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Managing Local Groups in PowerShell

Here's how to create, add and remove members of a group.

It is one thing to report on the groups that exists and their members, but what if you want to create a new group, or add/remove members of a group? Fortunately with PowerShell we can accomplish this with little effort. Using the Active Directory Service Interface (ADSI) provider to hook into a local or remote computer, we can begin the process of managing local groups.

First off we need to make our ADSI connection to the local computer before can do anything else.

$Computer = $env:COMPUTERNAME
$ADSI = [ADSI]("WinNT://$Computer")

Creating a Local Group
The first thing we will look at doing is creating a new local group on the system.

$Group = $ADSI.Create('Group', 'TestGroup') 

Note that Create accepts two parameters, the first one is the schemaobject (in this case it is group) and the second parameter is the name of the group. We have only created the object for the group but have yet to actually apply the change. To do this, we will call SetInfo() which writes the information back to the account database.


Now we have our group created and ready to either have members added to it or it can be added to another group. But first, let's add a description to this group just so we know what it is being used for.

$Group.Description  = 'This is a  test group for whatever'
[Click on image for larger view.]  Figure 1. Our newly created group, TestGroup.

Removing a Local Group
Ok, we have a group created but now it has been decided that we no longer need it. We should move forward with removing the group.

Again, we make our ADSI connection to the system.

$Computer = $env:COMPUTERNAME
$GroupName = 'TestGroup'
$ADSI = [ADSI]("WinNT://$Computer")

Next we need to locate the group that we wish to delete. We will save this to a variable as it will be used next when we need to specify the adsi object to delete.

$Group = $ADSI.Children.Find($GroupName, 'group') 

With the group now saved, we can move forward with deleting the local group from the system. We can use the Remove() method of the $ADSI.Children property and only need to specify the adsi object to do so.

[Click on image for larger view.]  Figure 2. The remove method of the System.DirectoryServices.DirectoryEntries object.

And like that, our local group has now been removed from the system.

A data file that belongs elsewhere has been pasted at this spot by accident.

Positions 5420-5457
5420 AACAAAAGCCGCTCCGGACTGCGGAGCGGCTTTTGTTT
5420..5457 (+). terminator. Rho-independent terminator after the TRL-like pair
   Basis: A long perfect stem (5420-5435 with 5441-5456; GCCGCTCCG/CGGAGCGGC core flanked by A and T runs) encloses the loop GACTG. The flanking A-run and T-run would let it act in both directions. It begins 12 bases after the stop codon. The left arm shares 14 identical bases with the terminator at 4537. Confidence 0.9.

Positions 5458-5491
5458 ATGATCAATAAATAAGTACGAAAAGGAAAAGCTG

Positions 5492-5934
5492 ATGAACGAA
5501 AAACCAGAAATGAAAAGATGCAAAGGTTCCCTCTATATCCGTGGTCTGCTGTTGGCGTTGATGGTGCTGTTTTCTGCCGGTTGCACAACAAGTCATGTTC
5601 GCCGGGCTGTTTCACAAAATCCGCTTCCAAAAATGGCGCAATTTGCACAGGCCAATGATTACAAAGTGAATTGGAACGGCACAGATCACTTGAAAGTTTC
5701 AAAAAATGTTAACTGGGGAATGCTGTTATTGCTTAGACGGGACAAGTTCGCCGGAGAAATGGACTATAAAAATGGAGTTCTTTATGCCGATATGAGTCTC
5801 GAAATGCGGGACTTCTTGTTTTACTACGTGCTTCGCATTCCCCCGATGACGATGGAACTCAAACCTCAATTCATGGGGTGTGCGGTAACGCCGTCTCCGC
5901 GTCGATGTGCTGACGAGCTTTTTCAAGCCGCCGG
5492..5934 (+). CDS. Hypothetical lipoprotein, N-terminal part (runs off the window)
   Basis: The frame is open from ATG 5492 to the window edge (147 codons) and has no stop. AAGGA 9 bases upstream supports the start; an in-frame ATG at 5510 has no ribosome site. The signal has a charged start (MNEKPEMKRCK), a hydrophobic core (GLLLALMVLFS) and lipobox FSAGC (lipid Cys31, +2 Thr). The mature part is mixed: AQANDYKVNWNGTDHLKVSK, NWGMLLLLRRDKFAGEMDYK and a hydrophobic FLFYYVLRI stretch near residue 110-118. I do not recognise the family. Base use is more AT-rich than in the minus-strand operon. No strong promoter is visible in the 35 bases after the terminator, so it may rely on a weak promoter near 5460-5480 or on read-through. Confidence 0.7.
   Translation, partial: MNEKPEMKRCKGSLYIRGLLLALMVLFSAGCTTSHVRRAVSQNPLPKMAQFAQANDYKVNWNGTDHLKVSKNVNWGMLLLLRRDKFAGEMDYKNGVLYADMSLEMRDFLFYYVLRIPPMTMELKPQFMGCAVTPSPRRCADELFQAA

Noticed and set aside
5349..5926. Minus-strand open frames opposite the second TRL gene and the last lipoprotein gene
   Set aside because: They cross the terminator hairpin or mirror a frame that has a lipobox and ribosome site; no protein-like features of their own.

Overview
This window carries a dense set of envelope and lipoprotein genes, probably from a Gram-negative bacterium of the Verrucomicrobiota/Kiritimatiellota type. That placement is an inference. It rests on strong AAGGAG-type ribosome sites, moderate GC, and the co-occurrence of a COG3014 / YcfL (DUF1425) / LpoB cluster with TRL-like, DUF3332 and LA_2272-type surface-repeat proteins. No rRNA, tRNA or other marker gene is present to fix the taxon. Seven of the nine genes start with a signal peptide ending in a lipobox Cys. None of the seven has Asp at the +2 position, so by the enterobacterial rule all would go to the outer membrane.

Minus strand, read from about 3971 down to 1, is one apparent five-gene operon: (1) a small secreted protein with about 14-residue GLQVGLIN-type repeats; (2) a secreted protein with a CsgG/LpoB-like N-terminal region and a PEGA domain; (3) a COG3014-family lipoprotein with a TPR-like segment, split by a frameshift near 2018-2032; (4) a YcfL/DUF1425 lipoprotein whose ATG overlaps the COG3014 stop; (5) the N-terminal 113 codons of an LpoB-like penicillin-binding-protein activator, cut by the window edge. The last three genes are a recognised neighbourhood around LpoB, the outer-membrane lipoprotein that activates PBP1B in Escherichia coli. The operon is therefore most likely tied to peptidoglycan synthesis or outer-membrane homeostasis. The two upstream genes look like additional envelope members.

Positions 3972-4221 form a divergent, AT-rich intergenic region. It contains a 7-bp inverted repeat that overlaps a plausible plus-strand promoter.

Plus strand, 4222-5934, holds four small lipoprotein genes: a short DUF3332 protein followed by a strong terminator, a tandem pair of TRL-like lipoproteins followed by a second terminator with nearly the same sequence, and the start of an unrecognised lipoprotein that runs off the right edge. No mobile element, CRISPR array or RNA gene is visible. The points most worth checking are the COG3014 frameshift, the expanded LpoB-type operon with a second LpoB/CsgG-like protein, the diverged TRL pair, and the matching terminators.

Adding a User to a Group
Let's assume that we didn't remove the TestGroup group from the system (you can go ahead and re-run the code to re-create the group) and now we need to add an account to this group.

As before, we will take the necessary steps to connect to the local system and locate the group that we plan to add accounts to for membership.

$Computer = $env:COMPUTERNAME
$GroupName = 'TestGroup'
$ADSI = [ADSI]("WinNT://$Computer")
$Group = $ADSI.Children.Find($GroupName, 'group')

Now we have to specify an account to add to the local group. In this case, I want to add my own account to this group. I want to specify the adsi path to my local user account when adding it to the group.

$User = $env:USERNAME

We can verify the membership by running the following command:
$Group.psbase.invoke('members') | ForEach {

[Click on image for larger view.]  Figure 3. Showing the account has been added to the new group.

Lastly, we should know how to remove a user from a local group if the need arises. Again, we make the same type of ADSI connection to the system that has the group with the user that we need to remove.

$Computer = $env:COMPUTERNAME
$GroupName = 'TestGroup'
$ADSI = [ADSI]("WinNT://$Computer")
$Group = $ADSI.Children.Find($GroupName, 'group')

In the same manner that we added a user to a group, we will also remove the account from the group. This time we will be using the Remove method.

$User = $env:USERNAME

Again, we can verify that our account has now been removed from the group using the same code that we used before.

[Click on image for larger view.]  Figure 4. Verification that the account is no longer a member of the TestGroup.

With that, you can now use these code snippets to manage the local groups on one or more systems. Whether it is creating groups, adding or removing members from a group, PowerShell can help pave the path to your success!

About the Author

Boe Prox is a Microsoft MVP in Windows PowerShell and a Senior Windows System Administrator. He has worked in the IT field since 2003, and he supports a variety of different platforms. He is a contributing author in PowerShell Deep Dives with chapters about WSUS and TCP communication. He is a moderator on the Hey, Scripting Guy! forum, and he has been a judge for the Scripting Games. He has presented talks on the topics of WSUS and PowerShell as well as runspaces to PowerShell user groups. He is an Honorary Scripting Guy, and he has submitted a number of posts as a to Microsoft's Hey, Scripting Guy! He also has a number of open source projects available on Codeplex and GitHub. His personal blog is at http://learn-powershell.net.

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